Within reach of the D-6AA Northern California Regional Championship the Strathmore Spartans headed down south to face the Orange Panthers in the state championship. Right from the beginning Strathmore was made aware of how hostile that game was going to be. Even during warm ups some Panther players tried to come over to the Spartan side of the field. However, the Spartans did their talking on the scoreboard, and brought home the title.
When Coach Blackwell was asked about this season’s success he says, “It is all about going 1-0.” Over the past two seasons the Spartans have gone 30-1 and have laid claim to the longest winning streak in school history.
Blackwell believes in repetition as well calling it the “mother of all skills.” For the 2017 Spartans they had been doing the same plays for the past ten years.
Under Robert Garza at the Pop Warner levels they began to sharpen their football skills. The first play they ever learned was Grey 26 Power. Ironically it was the last official play they ever ran. On a fourth and four late in the game against Orange Garcia changed coach Blackwell’s mind on which play to run. Wanting to run left Garcia protested to run to the right, and in fact got the necessary yardage which sealed the game for Strathmore. As Garza saw the team develop he began to think that team was bound for greatness. Multiple times he told them to stick together and they would win. The magnitude of the title not even Garza could have predicted.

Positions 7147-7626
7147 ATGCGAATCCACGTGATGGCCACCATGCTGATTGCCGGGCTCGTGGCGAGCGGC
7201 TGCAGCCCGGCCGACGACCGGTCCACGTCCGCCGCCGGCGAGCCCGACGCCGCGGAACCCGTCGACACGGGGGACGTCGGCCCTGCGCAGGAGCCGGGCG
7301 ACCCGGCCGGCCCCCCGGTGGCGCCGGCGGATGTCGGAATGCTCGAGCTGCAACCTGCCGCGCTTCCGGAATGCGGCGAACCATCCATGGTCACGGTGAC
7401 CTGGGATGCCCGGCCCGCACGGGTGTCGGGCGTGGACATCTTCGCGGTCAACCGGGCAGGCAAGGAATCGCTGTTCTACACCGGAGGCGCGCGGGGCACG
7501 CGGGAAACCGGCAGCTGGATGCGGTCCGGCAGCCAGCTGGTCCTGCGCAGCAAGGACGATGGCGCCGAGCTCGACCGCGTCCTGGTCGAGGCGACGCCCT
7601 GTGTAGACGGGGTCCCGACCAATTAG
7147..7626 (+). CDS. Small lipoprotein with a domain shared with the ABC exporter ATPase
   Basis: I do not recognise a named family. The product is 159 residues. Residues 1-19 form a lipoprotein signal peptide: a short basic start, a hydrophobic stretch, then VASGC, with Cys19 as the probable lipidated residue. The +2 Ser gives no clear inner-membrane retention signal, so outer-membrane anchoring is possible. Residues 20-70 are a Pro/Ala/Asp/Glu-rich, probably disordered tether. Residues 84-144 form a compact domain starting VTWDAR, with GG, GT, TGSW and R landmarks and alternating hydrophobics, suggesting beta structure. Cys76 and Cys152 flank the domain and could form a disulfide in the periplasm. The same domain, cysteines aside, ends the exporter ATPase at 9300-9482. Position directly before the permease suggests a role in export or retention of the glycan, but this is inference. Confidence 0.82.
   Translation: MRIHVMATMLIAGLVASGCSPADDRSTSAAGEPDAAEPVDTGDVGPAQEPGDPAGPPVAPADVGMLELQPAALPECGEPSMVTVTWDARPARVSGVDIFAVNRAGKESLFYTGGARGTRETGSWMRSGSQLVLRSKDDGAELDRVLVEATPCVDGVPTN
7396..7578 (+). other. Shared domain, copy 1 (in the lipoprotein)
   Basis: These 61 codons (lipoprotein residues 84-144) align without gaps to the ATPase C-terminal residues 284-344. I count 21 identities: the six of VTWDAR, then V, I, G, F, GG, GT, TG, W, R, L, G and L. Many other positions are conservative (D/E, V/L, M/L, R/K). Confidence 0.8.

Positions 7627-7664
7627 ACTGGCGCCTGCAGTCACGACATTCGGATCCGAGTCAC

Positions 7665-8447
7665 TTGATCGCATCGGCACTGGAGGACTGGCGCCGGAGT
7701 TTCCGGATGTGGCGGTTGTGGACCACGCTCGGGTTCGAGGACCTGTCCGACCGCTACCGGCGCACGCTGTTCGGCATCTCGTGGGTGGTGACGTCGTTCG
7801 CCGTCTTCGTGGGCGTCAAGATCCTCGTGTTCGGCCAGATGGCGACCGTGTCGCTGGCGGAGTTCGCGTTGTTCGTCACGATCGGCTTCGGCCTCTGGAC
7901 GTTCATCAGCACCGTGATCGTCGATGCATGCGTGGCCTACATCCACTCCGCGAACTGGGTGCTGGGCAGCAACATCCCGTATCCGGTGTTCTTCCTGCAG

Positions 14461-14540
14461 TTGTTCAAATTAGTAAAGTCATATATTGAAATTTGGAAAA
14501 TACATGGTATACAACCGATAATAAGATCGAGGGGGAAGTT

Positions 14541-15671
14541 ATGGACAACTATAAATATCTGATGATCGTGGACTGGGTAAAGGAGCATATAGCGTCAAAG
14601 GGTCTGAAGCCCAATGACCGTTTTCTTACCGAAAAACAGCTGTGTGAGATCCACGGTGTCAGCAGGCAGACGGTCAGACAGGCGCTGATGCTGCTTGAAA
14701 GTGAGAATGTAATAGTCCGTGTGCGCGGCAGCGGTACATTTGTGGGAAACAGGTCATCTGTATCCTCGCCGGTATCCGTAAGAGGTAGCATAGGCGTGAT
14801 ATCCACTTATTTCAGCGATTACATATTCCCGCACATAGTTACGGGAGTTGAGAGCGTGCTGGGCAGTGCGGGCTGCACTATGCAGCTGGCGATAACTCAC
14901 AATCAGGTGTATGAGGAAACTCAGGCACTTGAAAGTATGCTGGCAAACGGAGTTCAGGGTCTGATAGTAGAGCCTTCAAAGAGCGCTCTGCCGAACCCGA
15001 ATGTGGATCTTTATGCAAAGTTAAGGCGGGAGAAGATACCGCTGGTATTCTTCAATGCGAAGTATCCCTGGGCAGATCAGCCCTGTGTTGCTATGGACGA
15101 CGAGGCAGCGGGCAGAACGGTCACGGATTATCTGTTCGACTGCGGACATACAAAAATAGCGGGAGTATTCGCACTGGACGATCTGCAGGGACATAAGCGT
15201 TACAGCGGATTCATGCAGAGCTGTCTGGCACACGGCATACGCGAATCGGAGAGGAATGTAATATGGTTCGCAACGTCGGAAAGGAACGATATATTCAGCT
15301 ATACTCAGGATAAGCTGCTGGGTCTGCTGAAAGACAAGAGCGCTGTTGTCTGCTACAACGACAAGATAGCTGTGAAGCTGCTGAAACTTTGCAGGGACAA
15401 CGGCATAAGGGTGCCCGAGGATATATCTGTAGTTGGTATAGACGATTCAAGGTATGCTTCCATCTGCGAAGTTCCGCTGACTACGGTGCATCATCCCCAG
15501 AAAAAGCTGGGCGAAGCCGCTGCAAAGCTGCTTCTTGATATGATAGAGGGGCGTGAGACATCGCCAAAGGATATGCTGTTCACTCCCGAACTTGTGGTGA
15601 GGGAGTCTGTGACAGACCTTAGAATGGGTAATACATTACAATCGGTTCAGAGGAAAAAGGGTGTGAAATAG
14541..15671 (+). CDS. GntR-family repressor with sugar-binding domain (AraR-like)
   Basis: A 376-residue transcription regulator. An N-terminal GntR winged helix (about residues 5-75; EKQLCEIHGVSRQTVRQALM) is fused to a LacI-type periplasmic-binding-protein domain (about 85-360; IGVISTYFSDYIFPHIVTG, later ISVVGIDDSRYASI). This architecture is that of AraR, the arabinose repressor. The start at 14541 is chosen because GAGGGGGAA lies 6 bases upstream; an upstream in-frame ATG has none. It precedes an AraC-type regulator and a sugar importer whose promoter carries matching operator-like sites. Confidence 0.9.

“We had kids who were willing to work hard,” said Garza. “To be honest with you I never even thought about state.”